In Q&A #9, we’ll look at the question “When should college students apply for jobs?”.
Also check out 6 tips for getting a good job before you graduate.
- Q&A #2: What should college students do over summer?
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- Q&A For College Students Archive
When should college students apply for jobs?
You should begin applying for jobs right after your second to last semester ends. For most of you, that’s during winter break of your senior year.
While 5 months before graduation may seem early, it’s never too soon to start painting a picture of post-college life.
The truth is that most college students will wait until April or May to even think about it. By then, many good jobs will be spoken for. In this scenario, it’s better to be first to the party and a little early than to be the one walking in late.
Key #1: Decide how you’ll market yourself.
A mistake most college students make is trying to be too broad with their job search.
Yes, I understand you’d take any decent paying job that’s semi-relevant to your major. But that’s not the point.
You’ll stand out among other applicants if you simply market yourself to the job you want.
Take an hour to research all the entry-level jobs available to people with your degree. Pick 2-3 of those options, then craft a resume that paints you as an ideal candidate for that job.
Maybe your career, like mine, only has one option. Education degree = teaching job. In that case, skip this step.
Most managers don’t expect young people to think this far ahead, so a little bit of extra work will go a long way.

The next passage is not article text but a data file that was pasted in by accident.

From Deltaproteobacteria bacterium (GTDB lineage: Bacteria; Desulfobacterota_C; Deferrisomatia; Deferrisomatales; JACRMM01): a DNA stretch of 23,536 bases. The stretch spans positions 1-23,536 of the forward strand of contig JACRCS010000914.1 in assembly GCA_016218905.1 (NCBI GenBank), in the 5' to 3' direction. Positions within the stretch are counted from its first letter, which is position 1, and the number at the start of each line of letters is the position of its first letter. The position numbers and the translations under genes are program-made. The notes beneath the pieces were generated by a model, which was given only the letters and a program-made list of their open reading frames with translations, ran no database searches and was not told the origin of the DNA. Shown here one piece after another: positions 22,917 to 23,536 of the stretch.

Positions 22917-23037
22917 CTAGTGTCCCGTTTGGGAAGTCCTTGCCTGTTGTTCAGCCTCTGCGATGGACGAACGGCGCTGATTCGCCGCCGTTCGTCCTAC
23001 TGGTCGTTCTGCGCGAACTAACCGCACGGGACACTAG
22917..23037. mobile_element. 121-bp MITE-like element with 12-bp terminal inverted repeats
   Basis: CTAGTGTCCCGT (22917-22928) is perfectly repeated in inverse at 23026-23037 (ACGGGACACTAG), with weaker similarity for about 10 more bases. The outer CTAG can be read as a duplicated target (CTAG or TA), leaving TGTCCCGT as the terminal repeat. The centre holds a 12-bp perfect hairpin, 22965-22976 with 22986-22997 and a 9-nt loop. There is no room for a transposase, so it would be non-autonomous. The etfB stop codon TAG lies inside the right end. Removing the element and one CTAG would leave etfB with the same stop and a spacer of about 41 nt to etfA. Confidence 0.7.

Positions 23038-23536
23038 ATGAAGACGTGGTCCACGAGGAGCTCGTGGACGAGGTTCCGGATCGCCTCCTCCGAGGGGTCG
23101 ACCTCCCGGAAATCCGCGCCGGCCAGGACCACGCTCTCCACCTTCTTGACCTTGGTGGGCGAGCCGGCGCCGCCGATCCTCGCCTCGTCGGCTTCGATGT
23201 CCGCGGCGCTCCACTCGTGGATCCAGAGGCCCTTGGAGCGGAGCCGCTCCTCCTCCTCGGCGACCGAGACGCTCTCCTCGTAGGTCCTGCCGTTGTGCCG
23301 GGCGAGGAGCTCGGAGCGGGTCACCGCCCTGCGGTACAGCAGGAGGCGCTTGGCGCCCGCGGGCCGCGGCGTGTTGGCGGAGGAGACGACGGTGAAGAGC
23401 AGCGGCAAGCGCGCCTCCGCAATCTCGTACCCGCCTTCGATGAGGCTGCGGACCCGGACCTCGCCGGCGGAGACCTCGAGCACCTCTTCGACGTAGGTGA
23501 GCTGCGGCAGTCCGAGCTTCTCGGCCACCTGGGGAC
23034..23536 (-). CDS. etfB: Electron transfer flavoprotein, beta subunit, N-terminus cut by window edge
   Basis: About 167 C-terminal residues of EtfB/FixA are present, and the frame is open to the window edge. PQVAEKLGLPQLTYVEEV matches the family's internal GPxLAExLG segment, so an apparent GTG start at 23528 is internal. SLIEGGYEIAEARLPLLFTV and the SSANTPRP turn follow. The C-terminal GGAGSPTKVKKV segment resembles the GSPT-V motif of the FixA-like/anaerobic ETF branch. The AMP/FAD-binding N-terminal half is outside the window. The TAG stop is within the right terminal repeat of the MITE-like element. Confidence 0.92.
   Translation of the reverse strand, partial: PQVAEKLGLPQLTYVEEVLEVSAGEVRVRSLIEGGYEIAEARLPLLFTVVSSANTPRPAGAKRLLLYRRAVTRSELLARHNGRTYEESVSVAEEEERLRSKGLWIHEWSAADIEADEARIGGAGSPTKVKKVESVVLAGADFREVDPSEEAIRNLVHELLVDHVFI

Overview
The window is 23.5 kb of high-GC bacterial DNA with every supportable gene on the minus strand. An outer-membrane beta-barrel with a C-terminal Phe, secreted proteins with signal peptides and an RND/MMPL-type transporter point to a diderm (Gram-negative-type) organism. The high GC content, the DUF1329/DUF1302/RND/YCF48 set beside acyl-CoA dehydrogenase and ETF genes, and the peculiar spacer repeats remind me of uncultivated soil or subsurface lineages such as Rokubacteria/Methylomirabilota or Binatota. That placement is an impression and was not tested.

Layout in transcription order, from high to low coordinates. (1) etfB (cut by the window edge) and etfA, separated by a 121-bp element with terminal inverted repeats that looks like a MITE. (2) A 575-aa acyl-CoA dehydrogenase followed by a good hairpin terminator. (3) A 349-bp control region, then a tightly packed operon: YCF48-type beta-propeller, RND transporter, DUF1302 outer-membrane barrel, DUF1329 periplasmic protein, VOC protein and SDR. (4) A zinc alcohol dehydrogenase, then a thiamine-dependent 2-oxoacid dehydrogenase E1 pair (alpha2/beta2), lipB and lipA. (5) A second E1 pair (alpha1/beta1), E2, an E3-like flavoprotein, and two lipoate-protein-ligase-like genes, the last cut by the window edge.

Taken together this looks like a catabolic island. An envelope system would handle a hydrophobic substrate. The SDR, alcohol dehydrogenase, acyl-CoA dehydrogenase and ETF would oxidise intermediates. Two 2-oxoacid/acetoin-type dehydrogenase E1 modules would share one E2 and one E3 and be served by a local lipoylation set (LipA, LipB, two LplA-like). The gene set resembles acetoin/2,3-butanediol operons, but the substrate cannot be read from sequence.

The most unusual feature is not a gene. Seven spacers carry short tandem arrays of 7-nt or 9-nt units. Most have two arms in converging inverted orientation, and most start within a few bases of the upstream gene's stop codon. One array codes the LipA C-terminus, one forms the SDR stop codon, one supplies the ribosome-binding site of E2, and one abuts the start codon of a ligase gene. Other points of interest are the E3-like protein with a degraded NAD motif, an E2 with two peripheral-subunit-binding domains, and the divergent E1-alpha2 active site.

Key #2: Write multiple rock-solid resumes.
Your resume should be a positive reflection of everything you’ve done the past 4 years.
If you’re really lost, here are some ideas for your resume:
- College attended and degree obtained (written as “Anticipated: Spring 2019“, or whatever year it is)
- Honors, accolades, or scholarships you’ve received
- Clubs or extracurricular activities
- Personal achievements and anything else that helps you stand out
In Q&A 2, I recommended you create a 2018-appropriate resume. You’ll want an updated resume clickable links to LinkedIn and any of your online work. If you’re in a creative field, don’t apply to any jobs without an updated online portfolio.
Key #3: Make it a routine.
Look for a job the same way you approach your classes. Like studying and going to class, make it a part of your daily routine.
30 minutes in the morning or before bed will add up quickly. Be consistent and you’ll be surprised.
Getting Hired Before You Graduate College
During my last semester of college, I made an effort to get to school 45 minutes early. This time was to be used solely for finding a job.
After one week of putting together a resume, I used that 45-minute block each morning to scour job sites and send my info to prospective employers. And guess what?
It took 2 days to get an interview. And a week later, I accepted my first (and only) job offer.
I finished student teaching, then moved from Massachusetts to Colorado. This was where I’d teach middle school physical education for the next 4 years.
Find a way to stand out.
I wanted to move out of Massachusetts but was afraid I’d be just a piece of paper to employers out-of-state, so I created a 3-minute video resume.
Uploaded to YouTube, that video showcased my teaching skills and clips of the camp jobs I had worked in college. The link to this video was put at the top of every cover letter I sent.
When I met my boss in person for the first time, she explicitly told me she hired me because of that video. She said it was something she’d never forget.
There’s something you can do to not be just another piece of paper. You’re already at an advantage because you’re applying to jobs early. Now just figure out how you want to stand out and get to work. 🙂
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